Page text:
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Re: ATTN Scotty SLS

Posted by ace on April 18, 2004, at 23:32:31

In reply to Re: Must I stop my beloved Nardil????? ace, posted by SLS on April 16, 2004, at 11:36:56

> Hi Ace.
>
> > > By the way, what exactly are your symptoms of OCD?
>
> > Scott, my symptoms are atypical and refractory at the moment.
>
> I wish I were better informed about OCD. However, in light of the atypicality of your symptoms and your many failures to treat them, I guess the logical question to ask is how confident are you that it is indeed OCD that you are treating?

Without a doubt it is OCD. My sister has it and my Uncle has OCPD. It is atypical however. I remember one obsession I had- I used to obsess that I didn't have OCD! This was also painful because all the 'coping' stragedies I learnt rested on a firm diagnosis of OCD, so these coping stragedies were not plausible if i didn't have OCD. I just went around in loops of obsessive thoughts and the compulsion was to 'check' if I really had OCD. This was very painful.

>
> Do you perform any rituals repeatedly?

Yes, but mostly cognitive. The 'no' I say over the 'bad' thought can be seen as the ritual, whereas the 'bad' thought is the obsession. The 'no' thought serves to reduce anxiety- consistent with OCD rituals.


> > 1. an idea comes into my head that it will be 'bad' if i do this or that. then this thought comes and says 'yes' to the bad thought. But i have to 'protect' myself from the 'bad' thought and say 'no' over it before the 'yes' gets in.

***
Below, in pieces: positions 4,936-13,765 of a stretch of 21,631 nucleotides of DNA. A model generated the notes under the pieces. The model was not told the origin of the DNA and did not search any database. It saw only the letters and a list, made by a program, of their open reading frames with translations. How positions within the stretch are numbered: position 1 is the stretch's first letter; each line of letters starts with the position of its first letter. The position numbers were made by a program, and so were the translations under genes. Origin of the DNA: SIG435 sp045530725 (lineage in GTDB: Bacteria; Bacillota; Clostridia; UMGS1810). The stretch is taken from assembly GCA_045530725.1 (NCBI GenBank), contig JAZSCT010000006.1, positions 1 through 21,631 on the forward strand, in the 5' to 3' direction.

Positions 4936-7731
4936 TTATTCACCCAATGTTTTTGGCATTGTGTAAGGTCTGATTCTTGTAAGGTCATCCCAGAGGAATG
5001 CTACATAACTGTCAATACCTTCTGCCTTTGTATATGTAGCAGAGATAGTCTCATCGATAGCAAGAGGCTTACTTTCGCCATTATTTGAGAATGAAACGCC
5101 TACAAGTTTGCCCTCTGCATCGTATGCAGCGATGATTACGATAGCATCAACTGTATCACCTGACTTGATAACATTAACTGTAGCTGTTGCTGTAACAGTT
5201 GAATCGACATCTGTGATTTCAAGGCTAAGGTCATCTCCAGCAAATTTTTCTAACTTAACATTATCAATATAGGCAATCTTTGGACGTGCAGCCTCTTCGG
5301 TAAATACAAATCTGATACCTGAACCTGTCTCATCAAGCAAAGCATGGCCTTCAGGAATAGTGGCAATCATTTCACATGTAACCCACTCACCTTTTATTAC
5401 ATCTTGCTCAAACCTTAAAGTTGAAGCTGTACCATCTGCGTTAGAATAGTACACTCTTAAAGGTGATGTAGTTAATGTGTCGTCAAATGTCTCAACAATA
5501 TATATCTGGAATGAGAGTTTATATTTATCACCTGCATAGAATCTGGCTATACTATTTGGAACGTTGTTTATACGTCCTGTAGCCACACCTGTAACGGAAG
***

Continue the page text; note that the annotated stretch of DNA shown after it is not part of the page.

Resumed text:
>
> I can see how this would be ritualistic. Is there anxiety?

Absolutely. A lot of anxiety attached. And also pain. Mental pain.

More specifically, do you experience an anxiety that can only be relieved by saying "no" repeatedly a certain number of times?

Yes but this is more fluid. Sometimes I must say 'no' 3 times, sometimes 4 times...

How do you compare what you experience from non-OCD intrusive thoughts.

Please restate...
> > 2. All symptoms are ego-dystonic and painful.
>
> I can see that you are thoroughly read on this topic.

Oh yeah. I OBSESSIVELY read about it for years until I realised my 'research' was just a manifestation of OCD.


> Just curious - do you meet the criteria of the DSM diagnosis of OCD?

Absolutely without a doubt. I obsessively went over that too!

>
> > 2. I can ruminate on past 'bad' thoughts which have 'come through' and been said 'yes' too. Like if i write a essay a thought will come and try and defile this essay. If the bad thought gets said 'yes' too, i then have very strong negative, stifling, and painful sensations to do with this essay. it hurts and stifles any feeling of growth accomplashment, etc.
>
> That must be tormenting.
>
It is, but I must emphasis that both Nardil and Zyprexa have made it far less tormenting. Without meds, I dont know what would happen to me.

> > 3. More 'normal' OCD- hoarding, checking, etc
>
> I see.
>
> > 4. I have OCPD too.
>
> What's that? I guess I'll go Googling. Be right back...
>
> Hmmm. I see. I can see where the hoarding fits in. I've never heard you speak of perfectionism or the need to be meticulously organized, though.

I am obsessively rigid about when I have cigarretes. After each hour of study I have one. At 11pm is my last smoke. I am obsessive about the hours I study and get annoyed if people disrup this. Also my room must be very well organized.